Tweets working for a living

When I tell people I tweet for a living, most of them look at me blankly.

It’s like saying I eat chocolate for a living or I’m a professional Angry Birds player. But I promise you it’s a real job.  We’re a bit of a rare breed at the moment but it won’t be that way for long.

For the last few years I’ve been working as a writer, writing for websites, webshows, working on TV shows and coming up with puns about pop stars.

I was never really into tweeting, I thought it was just full of people yawning on about their lunch or pretending to be celebrities. But that all changed on the night of the London riots.

I moved to Hackney a few days before the riots (timing never was my thing).  As all hell broke loose I was using Twitter to find out what was happening.  In amongst all the worry and angst I noticed a few comedy tweets about a pub called The Dolphin (there was a rumour it was on fire, it wasn’t).  And as the pub didn’t have its own Twitter account I decided to set one up: @the_dolphin_pub.

The following day it had 2000 followers, including a few famous eastenders. I hadn’t planned my fictional dolphin would live for more than a few days but people seemed to be enjoying talking to it. And I was enjoying writing it, so I told the pub about it, they loved it, poured me a pint and I carried on.

Fast-forward a year and @the_dolphin_pub’s nonsense was popping up among the top tweets for big TV shows and events such as The BRITs and #london2012. It had trended on a Friday lunchtime with a #dolphinquiz (one place higher than the Nobel Peace Prize). And, most importantly, the pub was filling up with customers who had been reading the tweets.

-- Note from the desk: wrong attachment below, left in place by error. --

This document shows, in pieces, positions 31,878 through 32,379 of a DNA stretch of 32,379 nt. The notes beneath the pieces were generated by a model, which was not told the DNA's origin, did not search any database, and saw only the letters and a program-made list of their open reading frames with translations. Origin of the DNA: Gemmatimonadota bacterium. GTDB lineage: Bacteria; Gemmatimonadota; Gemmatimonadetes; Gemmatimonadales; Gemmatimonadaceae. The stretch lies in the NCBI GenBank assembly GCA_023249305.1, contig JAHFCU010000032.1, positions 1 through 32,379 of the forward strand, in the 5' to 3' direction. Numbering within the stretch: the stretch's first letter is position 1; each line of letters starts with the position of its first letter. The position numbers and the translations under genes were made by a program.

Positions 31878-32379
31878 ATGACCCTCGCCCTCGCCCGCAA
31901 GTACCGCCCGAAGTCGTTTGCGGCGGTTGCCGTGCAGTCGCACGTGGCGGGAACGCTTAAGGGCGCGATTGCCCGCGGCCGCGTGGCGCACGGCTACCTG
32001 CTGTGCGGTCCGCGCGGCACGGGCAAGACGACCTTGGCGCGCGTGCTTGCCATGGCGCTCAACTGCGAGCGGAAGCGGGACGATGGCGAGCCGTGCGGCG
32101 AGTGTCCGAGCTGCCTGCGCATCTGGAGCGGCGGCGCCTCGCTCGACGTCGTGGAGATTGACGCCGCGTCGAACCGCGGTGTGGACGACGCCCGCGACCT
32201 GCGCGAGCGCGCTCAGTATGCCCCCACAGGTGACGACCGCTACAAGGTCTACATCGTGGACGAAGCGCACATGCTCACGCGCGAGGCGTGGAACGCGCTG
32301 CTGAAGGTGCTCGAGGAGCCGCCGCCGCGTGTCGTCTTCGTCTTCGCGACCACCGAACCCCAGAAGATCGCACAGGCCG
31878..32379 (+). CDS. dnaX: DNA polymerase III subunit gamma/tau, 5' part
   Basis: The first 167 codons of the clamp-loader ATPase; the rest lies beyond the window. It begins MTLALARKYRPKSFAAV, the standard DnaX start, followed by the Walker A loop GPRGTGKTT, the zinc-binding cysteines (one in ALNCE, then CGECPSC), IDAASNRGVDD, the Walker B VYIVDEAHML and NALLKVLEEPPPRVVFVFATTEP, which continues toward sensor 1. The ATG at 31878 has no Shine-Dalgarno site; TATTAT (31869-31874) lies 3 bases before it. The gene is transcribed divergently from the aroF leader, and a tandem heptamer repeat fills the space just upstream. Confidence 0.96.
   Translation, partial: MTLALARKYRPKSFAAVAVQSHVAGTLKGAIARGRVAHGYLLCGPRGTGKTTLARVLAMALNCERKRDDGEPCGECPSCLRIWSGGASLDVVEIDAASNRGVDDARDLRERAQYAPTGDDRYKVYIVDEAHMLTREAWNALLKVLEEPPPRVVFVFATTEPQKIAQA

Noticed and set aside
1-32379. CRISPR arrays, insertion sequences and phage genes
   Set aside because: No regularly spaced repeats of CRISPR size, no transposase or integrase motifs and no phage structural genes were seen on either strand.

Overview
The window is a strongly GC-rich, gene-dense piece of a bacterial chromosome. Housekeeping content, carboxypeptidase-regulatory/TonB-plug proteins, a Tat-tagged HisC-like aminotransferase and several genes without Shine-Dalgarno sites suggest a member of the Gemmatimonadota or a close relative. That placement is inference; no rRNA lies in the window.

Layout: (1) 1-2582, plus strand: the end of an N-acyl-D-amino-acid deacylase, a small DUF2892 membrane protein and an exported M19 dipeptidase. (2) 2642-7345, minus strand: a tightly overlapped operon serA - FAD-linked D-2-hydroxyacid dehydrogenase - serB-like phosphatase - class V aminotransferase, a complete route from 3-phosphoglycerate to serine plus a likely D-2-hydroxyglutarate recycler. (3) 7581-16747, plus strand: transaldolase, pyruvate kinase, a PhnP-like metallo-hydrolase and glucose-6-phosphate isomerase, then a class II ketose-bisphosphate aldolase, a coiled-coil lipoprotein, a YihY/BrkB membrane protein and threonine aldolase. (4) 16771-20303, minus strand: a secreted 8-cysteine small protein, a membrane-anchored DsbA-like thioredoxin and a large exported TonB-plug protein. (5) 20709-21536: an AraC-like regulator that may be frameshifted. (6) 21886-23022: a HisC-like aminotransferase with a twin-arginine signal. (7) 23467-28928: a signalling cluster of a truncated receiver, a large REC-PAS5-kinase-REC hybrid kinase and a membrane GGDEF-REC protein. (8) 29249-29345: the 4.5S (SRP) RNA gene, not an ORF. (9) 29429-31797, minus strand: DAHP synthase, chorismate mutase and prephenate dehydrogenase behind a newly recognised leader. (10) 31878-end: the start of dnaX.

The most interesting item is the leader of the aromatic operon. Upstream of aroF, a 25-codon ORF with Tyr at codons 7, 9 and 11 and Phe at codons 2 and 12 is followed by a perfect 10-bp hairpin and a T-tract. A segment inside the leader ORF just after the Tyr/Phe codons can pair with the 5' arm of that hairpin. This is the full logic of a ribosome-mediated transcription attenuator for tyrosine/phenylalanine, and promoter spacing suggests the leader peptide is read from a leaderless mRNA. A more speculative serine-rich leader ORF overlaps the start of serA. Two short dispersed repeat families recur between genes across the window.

The account grew further following a string of bizarre Twitter conversations with Douwe Egberts coffee, Mangal 2 kebab shop and Innocent smoothies, which were then covered on various blogs and in The Metro. So why has @the_dolphin_pub been so successful? It’s all down to tone of voice.

Tweeters want personality. I created a character that speaks like a slightly exaggerated version of the people that follow it. And when you get that right, the result is big followers and engagement.

It’s also about using Twitter in creative ways, such as, in The Dolphin’s case, Twitter bingo, Twitter star signs and Twitter quizzes (‘Twitter formats’ if you like).

All this foul-mouthed fun in 140 characters has changed my career. On the back of The Dolphin’s successes, I started getting asked to run other twitter accounts. So now, as well as tweeting as a fictional dolphin, I tweet for BBC One’s The Voice (@BBCTheVoiceUK), Beats headphones (@BeatsByDreUK), IKEA (@IKEAMandy), @PGTips, @adidas, The Apprentice (@bbcapprentice) and others.

Meanwhile, brands such as Betfair Poker (@Betfairpoker), O2 (@O2), Skittles (@Skittles) and Waterstones (@WstonesOxfordSt) are all enjoying Twitter success, having hired professional Twitterers.

Twitter is much more of an editorial platform than other social networks, so while hiring a writer is no guarantee of success, it certainly makes it more likely. Which is lucky, cos dolphin food doesn’t pay for itself.

You can find David on Twitter (obviously) @davidlevin123 or @the_dolphin_pub. He has also formed a Twitter writers agency, That Lot, with David Schneider. See here [] for more info.